More than 900 miles away from their source, Texas beers tend to make a big splash at Denver’s Great American Beer Festival no matter how many medals they win. (This year, they really went for the gold.)
That’s in large part thanks to the Beerliner, the bright red refurbished bus with a handful of beer taps and a mission that goes far beyond introducing outsiders to Texas’ talent with hops, malts and yeast. The Beerliner, captained by Tony Drewry — who you’ll know in the live music scene as well, as a member of the “beergrass” band Shotgun Friday — made its fifth trip to Colorado this year for GABF.
As with past GABF sojourns, the Beerliner moseyed its way through multiple states a couple of weeks beforehand, accompanied by a group of bicycle riders, to spread the message that Drewry teamed up with 1400 Miles founder and North by Northwest owner Davis Tucker to deliver.
Tucker is passionate about spreading awareness of the danger of prostate cancer, a leading cause of cancer death for American men. And what better way to get them educated about the issue than with a beer in hand? He came up with the idea of traveling to GABF by bike and bus to both raise money for 1400 Miles, his nonprofit focused on the issue, and to encourage men to get tested for prostate cancer (because let’s be honest, it’s not always so easy to get a guy into the doctor’s office).
Tucker’s 1400 Miles trips have always been fruitful, but last week’s fifth time to GABF has been the nonprofit’s biggest fundraiser to date, Drewry said in a recent email. Although total funds haven’t been fully calculated yet, there’s a strong chance the 2015 event raised more money than ever because of a couple things the Beerliner crew decided to do differently during the festival.
One big change was that the Beerliner was parked directly across the street from the Colorado Convention Center, where the festival is held, giving the big bus easy exposure to thirsty passersby. (It’s been in front of the beer-centric spots Falling Rock Tap House and Wynkoop Brewing in the past.)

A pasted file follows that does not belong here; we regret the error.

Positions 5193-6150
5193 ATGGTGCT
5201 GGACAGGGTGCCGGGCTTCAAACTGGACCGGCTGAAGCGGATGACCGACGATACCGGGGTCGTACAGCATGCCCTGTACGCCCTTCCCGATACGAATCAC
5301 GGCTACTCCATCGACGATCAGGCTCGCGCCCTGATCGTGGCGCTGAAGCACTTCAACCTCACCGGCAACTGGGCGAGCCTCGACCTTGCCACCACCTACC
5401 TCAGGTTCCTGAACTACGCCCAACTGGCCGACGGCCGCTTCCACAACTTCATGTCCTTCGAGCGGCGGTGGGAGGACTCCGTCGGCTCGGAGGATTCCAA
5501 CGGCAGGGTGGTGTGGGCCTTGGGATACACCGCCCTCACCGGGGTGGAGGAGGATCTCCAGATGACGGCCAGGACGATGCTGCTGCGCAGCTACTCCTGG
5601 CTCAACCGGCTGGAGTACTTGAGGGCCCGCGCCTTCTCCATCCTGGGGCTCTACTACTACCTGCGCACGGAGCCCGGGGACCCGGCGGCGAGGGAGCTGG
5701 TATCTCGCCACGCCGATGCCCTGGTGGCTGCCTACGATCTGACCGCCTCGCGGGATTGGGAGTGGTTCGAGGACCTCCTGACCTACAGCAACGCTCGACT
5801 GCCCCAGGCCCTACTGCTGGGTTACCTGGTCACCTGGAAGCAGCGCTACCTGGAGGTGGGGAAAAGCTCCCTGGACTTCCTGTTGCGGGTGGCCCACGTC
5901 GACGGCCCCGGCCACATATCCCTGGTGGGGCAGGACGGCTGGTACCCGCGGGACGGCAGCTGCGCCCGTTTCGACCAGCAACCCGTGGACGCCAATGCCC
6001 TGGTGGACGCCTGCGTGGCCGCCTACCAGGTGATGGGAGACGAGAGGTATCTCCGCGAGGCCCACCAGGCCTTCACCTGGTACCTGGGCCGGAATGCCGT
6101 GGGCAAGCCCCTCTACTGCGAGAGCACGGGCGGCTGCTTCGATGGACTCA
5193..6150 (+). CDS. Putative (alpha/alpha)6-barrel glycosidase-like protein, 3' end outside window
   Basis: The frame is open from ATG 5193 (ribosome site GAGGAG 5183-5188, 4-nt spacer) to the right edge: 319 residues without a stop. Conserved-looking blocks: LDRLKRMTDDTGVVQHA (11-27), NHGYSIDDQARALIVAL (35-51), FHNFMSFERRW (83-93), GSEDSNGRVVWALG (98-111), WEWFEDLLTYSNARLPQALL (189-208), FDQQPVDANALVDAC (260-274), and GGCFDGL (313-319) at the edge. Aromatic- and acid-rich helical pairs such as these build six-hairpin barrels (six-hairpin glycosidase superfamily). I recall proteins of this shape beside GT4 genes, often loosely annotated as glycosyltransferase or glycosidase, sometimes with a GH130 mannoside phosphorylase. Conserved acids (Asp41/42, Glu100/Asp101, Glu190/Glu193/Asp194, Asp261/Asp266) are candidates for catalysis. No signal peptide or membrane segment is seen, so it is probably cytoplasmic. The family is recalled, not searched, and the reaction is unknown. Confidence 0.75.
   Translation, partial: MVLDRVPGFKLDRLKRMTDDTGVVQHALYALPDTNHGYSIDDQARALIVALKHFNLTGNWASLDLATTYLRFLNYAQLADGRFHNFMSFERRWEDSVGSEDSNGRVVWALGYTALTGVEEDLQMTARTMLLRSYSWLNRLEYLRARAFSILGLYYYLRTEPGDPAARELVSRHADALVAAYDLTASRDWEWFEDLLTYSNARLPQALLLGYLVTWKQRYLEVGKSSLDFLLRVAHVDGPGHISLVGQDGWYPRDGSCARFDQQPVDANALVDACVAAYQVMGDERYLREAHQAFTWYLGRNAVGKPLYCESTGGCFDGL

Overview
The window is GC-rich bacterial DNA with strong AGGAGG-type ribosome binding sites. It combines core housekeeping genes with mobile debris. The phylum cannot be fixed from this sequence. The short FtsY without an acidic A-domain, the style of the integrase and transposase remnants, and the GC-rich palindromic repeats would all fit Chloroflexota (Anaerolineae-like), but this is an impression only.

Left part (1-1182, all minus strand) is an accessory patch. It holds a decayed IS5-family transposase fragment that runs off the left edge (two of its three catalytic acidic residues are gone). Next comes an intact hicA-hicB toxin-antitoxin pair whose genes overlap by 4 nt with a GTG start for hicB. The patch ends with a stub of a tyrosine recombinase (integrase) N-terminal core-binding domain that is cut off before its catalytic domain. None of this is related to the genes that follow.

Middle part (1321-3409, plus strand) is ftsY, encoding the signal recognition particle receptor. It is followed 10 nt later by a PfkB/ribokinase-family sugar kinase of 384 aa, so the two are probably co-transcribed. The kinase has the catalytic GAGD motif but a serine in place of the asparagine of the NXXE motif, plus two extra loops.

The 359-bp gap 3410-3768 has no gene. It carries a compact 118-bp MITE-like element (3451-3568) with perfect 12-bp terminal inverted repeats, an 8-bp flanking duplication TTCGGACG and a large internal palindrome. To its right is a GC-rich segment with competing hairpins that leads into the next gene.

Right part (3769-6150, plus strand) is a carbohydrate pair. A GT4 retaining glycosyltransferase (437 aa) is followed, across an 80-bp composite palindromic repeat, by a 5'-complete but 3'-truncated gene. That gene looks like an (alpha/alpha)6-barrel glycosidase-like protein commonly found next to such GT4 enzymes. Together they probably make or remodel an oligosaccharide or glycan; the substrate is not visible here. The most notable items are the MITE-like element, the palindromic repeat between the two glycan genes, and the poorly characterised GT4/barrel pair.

“Our location… was actually more amazing than most people realized,” Drewry said. “Being a fairly new nonprofit from another state, it wasn’t easy to get such a prime piece of real estate during the festival. Being so close, we got lots of people stopping by who were curious about The Beerliner, which always gives us an intro to talk about why we drive it around.”
Plus, beer lovers stopping by to partake in the beer-guzzling joy of the Beerliner crew had to donate a minimum amount of $5 to also enjoy a pint or three of Texas beer — unlike in past years, when the Beerliner had a jar for “suggested” donations.
Although donations were mandatory this year, Drewry said no one minded forking over a few bucks for a good cause and good beer in return. Both veteran Beerliner attendees and newcomers alike couldn’t get enough of the Texas beer lineup, which included a mix of brewery staples and rarer offerings.
Some of the most popular this year, he said, were Hops & Grain’s The One They Call Zoe, the Collective Brewing Project’s Oaked Mustache Rye’d Porter, Twisted X’s Tex Mex Lager, Martin House’s Bockslider, Community Beer’s Razzy Raspberry Wit and NXNW’s Porchtime Pilsner.
A keg of Real Ale’s Hans Pils might have been the top choice this year — it “was gone in 20 minutes,” Drewry said.
Friday saw perhaps the most fun — and certainly the biggest crowd. That’s when the Beerliner pulled out its stash of canned beers, from Texas and across the country, for the second annual World’s Largest #ShotgunFriday.
Nearly 400 people at last year’s inaugural shotgun crammed together to gulp down their respective beers; this year’s gathering, with 55 different canned beers to choose from, was even bigger.
“This year we estimated over 600 (people),” Drewry said. “At $5 a head, we successfully raised over $3,000 in less than 30 seconds.”
Although that may well have been the largest shotgun ever, no one at the Beerliner sought to get that record official, and Drewry has a ready answer for why: “It’s not about winning; it’s about being awesome.”
If you missed it, don’t worry – Drewry and the Beerliner plan to be at the same location next year.
“We’re already planning for next year’s events in that same spot, hoping to be bigger and better than ever,” he said.